This is a perfect time to resolve to get serious about increasing your sales.
In terms of an hourly wage, you never make more money than you do while you’re selling. Good salespeople don’t have a care in the world. Good salespeople can make money any time they want. The better your sales skills, the easier life gets.
Here is a list of my suggestions on resolutions you can make to improve your sales.
Keep a sales log. The beginning of the year is the perfect time to start keeping a log of your calls.
I suggest getting an old-fashioned appointment book where two pages take up a full week. Monday through Friday each get a separate column, and Saturday and Sunday share a column.
As you run calls, write down the customers’ names, addresses, phone numbers, what products you recommended, and the dollar amount. I used to indicate whether or not they bought by circling the dollar amount.
In the top margin, above each day, write the daily total, the week-to-date total, and the monthto- date total. In the lower, far right corner, write the year-to-date total.
The late Tom McCart, a record-setting HVAC residential replacement salesman, said that becoming “obsessed” with his sales figures was one of the two most important contributors to his success. When I read that in an article, I said to myself, “If it’s good enough for the top salesman in the country, it’s good enough for me.” I started keeping a more acute awareness of my sales figures. My sales almost instantly took off.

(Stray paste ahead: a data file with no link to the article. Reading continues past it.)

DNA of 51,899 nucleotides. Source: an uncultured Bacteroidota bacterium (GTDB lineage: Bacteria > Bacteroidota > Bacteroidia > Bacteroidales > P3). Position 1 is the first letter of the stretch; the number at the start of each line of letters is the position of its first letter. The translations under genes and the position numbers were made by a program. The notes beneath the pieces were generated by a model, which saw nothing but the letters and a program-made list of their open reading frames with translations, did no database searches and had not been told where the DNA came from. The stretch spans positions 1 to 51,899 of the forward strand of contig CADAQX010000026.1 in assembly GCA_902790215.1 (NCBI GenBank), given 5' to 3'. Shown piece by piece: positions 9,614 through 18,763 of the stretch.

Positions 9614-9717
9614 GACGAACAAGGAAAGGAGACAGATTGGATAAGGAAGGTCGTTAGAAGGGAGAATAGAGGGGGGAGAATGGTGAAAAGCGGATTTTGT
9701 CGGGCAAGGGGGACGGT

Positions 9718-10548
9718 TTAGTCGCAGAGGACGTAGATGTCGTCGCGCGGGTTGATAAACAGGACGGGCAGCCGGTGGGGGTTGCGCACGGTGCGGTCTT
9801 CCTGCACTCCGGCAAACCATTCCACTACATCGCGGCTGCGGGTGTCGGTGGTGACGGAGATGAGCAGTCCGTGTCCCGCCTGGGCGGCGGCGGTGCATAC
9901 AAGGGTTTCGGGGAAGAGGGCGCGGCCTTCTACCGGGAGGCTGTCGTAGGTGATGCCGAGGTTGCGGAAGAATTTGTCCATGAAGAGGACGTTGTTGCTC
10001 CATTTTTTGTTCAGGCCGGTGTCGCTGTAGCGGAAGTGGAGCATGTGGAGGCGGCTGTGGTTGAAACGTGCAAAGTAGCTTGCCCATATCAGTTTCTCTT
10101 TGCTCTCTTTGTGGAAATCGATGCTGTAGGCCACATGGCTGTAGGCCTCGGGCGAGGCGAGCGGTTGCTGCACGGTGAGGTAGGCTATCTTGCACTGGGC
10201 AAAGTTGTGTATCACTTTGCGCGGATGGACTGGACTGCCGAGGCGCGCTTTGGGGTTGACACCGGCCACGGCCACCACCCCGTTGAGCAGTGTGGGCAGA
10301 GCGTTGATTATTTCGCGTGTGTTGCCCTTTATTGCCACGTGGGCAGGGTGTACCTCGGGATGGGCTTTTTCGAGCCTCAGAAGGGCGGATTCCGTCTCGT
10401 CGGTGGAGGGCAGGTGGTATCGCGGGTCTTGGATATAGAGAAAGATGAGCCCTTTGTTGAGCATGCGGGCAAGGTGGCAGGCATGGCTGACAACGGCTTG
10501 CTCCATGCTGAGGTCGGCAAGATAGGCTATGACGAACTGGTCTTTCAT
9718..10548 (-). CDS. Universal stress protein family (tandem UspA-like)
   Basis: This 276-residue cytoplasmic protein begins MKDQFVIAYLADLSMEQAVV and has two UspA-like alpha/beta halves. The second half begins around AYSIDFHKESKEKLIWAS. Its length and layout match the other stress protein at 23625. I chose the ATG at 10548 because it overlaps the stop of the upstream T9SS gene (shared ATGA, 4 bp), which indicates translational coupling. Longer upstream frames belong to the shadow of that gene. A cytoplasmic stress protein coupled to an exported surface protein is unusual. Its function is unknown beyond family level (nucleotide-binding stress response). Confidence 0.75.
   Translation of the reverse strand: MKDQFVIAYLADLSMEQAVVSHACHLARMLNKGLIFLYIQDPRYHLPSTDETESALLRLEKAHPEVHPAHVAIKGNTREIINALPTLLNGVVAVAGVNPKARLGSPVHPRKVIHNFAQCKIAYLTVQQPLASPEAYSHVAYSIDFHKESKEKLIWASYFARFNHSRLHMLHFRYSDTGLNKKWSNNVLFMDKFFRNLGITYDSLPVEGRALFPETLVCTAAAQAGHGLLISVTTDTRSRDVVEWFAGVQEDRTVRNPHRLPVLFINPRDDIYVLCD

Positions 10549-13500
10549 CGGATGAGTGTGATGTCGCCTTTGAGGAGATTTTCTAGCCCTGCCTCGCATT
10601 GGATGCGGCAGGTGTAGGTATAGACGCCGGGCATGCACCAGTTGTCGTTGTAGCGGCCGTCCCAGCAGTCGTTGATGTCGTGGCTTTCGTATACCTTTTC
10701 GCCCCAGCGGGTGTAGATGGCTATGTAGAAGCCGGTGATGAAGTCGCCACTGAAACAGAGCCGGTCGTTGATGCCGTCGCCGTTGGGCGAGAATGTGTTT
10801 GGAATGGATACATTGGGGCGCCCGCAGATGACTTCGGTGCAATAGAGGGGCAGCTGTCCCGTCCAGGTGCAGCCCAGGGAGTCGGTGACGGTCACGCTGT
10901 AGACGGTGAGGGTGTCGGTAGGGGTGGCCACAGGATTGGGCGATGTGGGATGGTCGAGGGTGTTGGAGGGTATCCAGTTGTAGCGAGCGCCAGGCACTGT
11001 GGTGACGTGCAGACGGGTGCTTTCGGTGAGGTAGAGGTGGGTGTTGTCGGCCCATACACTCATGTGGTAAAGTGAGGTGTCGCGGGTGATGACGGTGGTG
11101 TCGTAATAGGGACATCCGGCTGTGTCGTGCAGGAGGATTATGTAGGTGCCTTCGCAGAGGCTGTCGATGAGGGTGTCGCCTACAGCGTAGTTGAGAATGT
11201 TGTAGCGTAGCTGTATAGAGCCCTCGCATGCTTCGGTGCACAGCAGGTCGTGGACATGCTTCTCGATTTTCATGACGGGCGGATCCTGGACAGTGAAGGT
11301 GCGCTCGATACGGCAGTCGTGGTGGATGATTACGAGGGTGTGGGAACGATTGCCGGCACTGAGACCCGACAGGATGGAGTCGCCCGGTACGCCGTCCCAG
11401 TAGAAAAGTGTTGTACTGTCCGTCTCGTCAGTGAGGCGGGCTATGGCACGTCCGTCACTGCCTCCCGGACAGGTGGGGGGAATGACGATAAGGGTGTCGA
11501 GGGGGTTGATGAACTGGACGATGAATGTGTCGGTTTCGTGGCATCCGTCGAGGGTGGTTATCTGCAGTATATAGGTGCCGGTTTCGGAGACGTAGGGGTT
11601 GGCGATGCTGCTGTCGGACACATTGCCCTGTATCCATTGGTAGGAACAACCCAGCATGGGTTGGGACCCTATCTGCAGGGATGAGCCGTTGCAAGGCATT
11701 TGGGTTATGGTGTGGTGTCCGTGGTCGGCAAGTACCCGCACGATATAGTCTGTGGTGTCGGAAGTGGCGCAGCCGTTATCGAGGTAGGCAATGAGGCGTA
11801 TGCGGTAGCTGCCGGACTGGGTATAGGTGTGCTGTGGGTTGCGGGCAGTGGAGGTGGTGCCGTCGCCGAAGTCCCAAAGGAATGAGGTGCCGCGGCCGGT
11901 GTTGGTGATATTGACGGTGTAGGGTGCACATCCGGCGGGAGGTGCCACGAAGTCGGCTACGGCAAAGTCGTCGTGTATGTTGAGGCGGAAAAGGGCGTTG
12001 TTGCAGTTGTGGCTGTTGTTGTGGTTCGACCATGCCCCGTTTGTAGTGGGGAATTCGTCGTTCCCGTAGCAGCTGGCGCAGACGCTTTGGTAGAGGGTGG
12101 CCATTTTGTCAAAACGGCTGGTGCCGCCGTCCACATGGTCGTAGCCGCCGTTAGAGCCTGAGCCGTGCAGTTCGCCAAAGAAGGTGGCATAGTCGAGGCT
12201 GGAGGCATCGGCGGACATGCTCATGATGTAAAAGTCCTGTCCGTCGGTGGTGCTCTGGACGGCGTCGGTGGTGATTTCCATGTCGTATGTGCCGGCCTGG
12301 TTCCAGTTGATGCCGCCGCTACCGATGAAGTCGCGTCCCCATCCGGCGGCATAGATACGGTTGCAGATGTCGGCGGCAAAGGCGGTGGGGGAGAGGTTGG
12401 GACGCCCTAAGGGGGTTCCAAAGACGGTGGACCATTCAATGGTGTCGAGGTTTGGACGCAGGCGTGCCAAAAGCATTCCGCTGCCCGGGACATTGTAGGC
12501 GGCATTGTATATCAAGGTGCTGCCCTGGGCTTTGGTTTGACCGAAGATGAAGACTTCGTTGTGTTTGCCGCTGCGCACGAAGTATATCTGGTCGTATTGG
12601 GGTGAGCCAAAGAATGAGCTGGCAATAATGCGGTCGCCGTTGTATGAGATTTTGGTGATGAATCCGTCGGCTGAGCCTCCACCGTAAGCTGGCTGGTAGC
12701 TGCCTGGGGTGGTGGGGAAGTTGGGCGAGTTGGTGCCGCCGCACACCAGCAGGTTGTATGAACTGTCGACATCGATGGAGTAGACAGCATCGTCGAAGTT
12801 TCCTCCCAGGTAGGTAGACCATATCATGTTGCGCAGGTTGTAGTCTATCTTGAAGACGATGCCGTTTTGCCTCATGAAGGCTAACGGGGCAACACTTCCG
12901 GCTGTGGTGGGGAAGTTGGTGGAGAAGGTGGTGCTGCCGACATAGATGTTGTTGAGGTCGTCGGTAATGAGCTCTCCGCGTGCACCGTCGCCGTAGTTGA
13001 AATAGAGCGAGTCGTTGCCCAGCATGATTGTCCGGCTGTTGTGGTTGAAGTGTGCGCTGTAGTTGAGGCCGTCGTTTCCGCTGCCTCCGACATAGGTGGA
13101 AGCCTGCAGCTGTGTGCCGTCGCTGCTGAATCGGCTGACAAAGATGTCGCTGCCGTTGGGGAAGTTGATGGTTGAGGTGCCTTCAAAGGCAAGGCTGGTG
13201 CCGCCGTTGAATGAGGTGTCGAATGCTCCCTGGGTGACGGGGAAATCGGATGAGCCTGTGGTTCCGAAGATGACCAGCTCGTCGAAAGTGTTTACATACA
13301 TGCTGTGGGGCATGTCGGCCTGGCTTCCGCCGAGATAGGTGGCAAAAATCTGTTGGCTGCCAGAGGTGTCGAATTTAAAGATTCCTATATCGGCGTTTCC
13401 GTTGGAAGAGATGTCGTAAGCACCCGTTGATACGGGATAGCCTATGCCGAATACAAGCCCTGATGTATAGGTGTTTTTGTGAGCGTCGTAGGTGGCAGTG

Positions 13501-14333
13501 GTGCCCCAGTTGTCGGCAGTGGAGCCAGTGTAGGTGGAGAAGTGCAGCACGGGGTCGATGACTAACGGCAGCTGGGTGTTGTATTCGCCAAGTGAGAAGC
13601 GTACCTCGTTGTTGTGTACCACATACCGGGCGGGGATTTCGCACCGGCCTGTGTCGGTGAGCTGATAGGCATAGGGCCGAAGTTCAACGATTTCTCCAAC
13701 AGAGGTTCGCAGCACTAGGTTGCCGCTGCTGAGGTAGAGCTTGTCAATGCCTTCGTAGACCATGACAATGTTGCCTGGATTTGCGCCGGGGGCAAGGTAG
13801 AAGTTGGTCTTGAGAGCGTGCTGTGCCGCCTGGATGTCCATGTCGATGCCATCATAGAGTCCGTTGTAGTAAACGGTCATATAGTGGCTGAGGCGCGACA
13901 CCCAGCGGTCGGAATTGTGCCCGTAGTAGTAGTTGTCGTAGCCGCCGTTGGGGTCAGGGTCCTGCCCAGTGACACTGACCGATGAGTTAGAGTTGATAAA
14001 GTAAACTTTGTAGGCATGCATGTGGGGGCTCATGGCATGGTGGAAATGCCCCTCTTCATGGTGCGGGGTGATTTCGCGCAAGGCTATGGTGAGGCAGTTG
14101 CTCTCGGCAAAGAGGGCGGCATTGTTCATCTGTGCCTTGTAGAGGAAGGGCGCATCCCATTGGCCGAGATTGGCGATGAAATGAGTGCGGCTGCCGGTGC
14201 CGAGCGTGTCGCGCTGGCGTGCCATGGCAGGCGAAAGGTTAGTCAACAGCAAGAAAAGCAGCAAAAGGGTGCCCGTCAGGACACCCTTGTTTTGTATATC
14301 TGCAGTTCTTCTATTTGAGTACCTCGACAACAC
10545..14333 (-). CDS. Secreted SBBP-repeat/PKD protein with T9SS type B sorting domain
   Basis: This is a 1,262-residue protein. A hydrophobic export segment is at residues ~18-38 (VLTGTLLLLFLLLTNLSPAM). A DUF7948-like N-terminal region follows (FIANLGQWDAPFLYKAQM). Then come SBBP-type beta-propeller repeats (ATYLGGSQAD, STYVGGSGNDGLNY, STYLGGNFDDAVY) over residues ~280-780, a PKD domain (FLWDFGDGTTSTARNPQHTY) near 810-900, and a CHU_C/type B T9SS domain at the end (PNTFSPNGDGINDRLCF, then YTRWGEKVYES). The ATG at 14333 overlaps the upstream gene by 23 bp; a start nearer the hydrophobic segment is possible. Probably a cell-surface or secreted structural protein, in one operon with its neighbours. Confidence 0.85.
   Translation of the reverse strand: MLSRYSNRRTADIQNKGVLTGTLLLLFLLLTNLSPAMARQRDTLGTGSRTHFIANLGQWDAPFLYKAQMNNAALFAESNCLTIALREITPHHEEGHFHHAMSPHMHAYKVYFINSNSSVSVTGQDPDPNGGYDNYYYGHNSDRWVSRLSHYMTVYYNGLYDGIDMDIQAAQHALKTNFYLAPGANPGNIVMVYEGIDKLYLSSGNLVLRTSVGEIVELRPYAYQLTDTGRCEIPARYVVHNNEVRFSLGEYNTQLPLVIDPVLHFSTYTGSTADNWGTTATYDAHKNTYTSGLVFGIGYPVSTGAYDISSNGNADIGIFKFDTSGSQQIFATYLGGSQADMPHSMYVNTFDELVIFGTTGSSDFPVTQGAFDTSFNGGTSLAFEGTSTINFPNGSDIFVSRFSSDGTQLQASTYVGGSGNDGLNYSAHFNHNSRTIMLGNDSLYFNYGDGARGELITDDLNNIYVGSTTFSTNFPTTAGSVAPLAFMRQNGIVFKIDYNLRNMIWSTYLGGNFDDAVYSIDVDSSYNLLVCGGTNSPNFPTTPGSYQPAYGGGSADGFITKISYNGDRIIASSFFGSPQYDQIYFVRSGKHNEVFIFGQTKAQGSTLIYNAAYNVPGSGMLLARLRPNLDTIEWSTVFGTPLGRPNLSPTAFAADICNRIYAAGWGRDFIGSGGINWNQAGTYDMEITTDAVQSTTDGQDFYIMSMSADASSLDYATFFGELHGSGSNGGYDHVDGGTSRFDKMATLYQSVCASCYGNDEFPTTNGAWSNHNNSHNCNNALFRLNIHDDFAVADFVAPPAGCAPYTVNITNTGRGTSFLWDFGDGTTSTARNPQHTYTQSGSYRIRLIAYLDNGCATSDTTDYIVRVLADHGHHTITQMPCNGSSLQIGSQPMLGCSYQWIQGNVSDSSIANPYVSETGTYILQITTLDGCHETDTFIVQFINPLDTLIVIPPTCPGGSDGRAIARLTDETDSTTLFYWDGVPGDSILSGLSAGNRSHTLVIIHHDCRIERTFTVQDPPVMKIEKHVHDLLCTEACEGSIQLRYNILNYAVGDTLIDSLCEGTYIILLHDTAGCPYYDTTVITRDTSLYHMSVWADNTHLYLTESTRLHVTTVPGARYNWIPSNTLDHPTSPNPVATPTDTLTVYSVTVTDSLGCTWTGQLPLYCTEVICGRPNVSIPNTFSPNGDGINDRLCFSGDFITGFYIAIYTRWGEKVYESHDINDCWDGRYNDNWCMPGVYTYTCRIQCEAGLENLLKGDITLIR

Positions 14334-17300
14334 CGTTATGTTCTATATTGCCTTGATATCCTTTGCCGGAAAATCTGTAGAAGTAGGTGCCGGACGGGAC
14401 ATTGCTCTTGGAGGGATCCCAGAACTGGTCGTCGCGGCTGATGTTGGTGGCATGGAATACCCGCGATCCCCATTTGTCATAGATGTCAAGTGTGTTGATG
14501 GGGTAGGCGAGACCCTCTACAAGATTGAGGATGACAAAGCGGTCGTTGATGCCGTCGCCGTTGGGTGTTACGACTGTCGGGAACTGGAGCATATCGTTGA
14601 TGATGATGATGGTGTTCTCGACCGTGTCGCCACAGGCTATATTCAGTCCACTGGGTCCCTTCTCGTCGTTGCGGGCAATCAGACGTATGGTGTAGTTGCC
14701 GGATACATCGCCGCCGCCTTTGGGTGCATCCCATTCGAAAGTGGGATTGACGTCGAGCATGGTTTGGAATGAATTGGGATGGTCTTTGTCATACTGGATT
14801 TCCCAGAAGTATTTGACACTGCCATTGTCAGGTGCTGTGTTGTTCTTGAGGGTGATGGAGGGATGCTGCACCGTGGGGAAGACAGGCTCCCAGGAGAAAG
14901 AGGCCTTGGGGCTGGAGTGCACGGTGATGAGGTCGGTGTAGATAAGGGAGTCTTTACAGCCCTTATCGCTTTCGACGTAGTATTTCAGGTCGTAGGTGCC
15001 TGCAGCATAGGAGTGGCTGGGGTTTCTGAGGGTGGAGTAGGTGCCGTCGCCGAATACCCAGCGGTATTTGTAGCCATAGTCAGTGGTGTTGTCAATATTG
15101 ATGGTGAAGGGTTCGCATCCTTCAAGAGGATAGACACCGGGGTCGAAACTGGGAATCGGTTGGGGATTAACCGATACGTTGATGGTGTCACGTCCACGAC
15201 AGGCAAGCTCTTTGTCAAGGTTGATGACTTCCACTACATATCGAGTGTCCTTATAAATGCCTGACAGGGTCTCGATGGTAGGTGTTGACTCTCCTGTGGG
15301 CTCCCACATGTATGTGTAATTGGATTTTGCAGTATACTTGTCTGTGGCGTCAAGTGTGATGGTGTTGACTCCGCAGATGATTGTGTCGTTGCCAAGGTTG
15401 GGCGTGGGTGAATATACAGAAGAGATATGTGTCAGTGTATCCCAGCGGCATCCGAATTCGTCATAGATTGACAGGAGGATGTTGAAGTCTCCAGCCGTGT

It doesn’t take long for you to establish your average sale, your average day, and your closing ratio. All of a sudden, you can hardly bring yourself to quote a job for a dollar amount that is lower than your average sale, because if you sell it, you’ll be bringing your own average down.
I personally prefer this old-fashioned appointment book to a list or a digital format because I want the emotional experience of writing each entry down by hand.
Follow up on every call. Don’t decide for the prospect that they’re not going to buy. Follow up on every call and let them inform you of their decision.
Schedule the follow-up in your appointment book.
Send a thank you card to every prospect, whether they bought on the first call or not. Write a personal note inside of it and drop it into a mailbox immediately after leaving the call. It’s really cool when they receive it on the very next day.
Set goals. How are you going to get a bulls-eye when you don’t have a target?
The appointment book helps set your goals for you. Always try to sell as much as, or more than, you did the previous day, week, or month.
Set personal goals, break them down into small, 15-minute tasks, and schedule them in your appointment book.
Spend more time with your family. Everyone claims they wish they could spend more time with their family. Have you scheduled it in?
Start prioritizing things. There’s a difference between “urgent” and “important.” Importance ranks higher than urgency. Keeping your family together and being a good parent is important. Use that appointment book to schedule time with your family.